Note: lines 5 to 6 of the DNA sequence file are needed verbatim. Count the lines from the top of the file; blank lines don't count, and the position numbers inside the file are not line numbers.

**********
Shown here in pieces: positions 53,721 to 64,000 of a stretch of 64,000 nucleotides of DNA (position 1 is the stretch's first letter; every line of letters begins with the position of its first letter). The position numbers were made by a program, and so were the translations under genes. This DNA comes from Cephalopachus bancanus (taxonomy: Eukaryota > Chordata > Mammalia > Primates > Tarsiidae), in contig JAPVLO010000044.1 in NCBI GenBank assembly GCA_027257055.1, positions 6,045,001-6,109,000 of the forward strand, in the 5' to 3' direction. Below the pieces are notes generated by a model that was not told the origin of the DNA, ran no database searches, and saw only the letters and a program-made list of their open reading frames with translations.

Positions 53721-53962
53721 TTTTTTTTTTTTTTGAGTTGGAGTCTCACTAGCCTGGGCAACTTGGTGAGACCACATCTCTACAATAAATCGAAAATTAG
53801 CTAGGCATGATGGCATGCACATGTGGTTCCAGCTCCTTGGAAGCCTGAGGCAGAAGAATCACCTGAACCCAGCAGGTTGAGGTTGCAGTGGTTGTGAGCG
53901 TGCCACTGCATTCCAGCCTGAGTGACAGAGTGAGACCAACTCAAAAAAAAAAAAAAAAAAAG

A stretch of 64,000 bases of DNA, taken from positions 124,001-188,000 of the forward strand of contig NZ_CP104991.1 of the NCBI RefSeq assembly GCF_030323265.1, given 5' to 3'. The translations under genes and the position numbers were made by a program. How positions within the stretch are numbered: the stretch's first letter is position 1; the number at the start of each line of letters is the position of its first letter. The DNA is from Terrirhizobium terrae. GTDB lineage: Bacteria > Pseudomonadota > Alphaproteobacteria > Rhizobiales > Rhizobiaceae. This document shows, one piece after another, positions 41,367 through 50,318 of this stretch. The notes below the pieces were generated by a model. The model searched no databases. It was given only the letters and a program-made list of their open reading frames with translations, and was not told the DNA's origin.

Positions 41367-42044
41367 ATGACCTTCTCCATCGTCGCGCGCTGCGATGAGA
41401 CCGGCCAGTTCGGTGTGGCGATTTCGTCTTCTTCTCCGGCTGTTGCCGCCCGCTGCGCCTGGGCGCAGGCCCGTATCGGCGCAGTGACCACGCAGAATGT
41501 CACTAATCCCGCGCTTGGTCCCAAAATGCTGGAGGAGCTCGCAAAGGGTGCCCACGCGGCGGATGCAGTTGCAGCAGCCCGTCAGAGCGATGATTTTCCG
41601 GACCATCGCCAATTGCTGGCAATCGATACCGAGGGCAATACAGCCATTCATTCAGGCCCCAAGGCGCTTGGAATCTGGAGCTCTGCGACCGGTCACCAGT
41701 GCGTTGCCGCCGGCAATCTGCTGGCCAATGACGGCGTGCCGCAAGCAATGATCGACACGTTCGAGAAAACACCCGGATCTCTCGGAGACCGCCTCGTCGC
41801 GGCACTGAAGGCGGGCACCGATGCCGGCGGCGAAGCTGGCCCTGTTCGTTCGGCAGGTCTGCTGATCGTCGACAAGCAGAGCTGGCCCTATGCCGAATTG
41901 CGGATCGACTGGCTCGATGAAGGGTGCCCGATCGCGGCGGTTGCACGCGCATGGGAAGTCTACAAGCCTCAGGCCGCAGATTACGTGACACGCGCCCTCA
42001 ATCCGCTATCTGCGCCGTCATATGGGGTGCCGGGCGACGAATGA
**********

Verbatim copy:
53901 TGCCACTGCATTCCAGCCTGAGTGACAGAGTGAGACCAACTCAAAAAAAAAAAAAAAAAAAG

A stretch of 64,000 bases of DNA, taken from positions 124,001-188,000 of the forward strand of contig NZ_CP104991.1 of the NCBI RefSeq assembly GCF_030323265.1, given 5' to 3'. The translations under genes and the position numbers were made by a program. How positions within the stretch are numbered: the stretch's first letter is position 1; the number at the start of each line of letters is the position of its first letter. The DNA is from Terrirhizobium terrae. GTDB lineage: Bacteria > Pseudomonadota > Alphaproteobacteria > Rhizobiales > Rhizobiaceae. This document shows, one piece after another, positions 41,367 through 50,318 of this stretch. The notes below the pieces were generated by a model. The model searched no databases. It was given only the letters and a program-made list of their open reading frames with translations, and was not told the DNA's origin.